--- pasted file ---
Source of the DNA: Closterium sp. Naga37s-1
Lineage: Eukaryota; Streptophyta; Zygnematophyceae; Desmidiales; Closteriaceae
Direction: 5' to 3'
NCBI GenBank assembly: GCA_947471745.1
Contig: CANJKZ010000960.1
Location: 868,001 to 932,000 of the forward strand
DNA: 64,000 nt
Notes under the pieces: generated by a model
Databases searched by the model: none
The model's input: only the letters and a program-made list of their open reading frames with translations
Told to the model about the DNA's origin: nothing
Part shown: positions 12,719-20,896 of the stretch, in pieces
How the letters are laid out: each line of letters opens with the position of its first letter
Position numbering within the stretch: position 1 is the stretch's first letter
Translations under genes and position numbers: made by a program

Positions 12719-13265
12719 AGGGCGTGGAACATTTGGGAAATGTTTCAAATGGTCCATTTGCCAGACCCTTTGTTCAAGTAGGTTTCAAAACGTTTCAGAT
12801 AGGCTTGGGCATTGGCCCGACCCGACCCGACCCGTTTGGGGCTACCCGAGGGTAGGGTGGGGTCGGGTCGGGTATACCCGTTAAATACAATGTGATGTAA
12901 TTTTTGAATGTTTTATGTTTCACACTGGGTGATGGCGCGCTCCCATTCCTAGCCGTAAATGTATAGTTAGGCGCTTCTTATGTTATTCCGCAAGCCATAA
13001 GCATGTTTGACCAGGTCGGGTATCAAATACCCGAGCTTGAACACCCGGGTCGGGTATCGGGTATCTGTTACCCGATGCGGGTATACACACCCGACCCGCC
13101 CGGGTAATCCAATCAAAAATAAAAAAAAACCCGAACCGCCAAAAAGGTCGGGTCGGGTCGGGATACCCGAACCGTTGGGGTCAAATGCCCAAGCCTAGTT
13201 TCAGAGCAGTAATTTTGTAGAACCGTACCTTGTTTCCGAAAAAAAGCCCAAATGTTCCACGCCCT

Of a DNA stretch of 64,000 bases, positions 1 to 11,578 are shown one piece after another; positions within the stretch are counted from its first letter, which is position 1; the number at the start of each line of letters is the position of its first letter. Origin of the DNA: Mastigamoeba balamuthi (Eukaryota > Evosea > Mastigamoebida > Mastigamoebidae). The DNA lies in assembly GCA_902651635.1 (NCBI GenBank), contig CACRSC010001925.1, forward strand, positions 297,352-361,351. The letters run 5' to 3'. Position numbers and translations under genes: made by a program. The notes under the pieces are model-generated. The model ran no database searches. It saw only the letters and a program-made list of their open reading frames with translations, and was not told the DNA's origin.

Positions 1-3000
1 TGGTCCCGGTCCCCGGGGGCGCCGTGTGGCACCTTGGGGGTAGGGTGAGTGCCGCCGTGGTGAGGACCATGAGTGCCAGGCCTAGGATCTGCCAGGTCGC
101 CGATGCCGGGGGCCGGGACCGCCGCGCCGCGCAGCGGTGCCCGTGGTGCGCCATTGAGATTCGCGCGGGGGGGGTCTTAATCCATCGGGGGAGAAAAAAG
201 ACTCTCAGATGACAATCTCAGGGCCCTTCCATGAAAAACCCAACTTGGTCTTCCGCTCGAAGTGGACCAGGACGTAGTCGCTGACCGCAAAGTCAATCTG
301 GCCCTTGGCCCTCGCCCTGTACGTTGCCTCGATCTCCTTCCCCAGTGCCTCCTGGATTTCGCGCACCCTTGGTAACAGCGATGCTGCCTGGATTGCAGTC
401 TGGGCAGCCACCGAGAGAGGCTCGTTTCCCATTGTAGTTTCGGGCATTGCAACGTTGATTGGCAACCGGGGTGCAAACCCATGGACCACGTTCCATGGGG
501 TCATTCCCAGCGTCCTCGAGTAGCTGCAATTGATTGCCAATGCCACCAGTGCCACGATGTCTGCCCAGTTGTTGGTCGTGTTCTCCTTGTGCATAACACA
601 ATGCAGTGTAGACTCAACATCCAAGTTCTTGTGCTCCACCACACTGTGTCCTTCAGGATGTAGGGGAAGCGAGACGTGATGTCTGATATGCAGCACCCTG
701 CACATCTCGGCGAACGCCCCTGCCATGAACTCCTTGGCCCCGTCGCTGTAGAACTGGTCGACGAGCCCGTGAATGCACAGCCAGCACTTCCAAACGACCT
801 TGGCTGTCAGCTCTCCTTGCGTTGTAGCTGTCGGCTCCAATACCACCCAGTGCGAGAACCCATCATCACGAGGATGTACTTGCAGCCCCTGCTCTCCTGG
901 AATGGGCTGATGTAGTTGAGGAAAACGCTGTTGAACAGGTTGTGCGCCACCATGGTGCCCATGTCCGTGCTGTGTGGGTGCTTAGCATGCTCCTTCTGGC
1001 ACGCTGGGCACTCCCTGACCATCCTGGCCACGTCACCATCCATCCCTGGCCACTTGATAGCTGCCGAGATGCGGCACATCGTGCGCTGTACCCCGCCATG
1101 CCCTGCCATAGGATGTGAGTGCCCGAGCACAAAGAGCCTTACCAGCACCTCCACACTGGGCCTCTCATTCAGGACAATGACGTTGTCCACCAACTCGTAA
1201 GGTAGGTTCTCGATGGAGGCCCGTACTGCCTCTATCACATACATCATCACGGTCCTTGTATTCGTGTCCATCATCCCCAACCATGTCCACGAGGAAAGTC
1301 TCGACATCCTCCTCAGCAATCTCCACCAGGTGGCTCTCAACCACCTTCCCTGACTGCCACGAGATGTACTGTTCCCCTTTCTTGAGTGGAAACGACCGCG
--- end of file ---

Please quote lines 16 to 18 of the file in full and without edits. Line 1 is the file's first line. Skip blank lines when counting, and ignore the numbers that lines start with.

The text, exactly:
Positions 12719-13265
12719 AGGGCGTGGAACATTTGGGAAATGTTTCAAATGGTCCATTTGCCAGACCCTTTGTTCAAGTAGGTTTCAAAACGTTTCAGAT
12801 AGGCTTGGGCATTGGCCCGACCCGACCCGACCCGTTTGGGGCTACCCGAGGGTAGGGTGGGGTCGGGTCGGGTATACCCGTTAAATACAATGTGATGTAA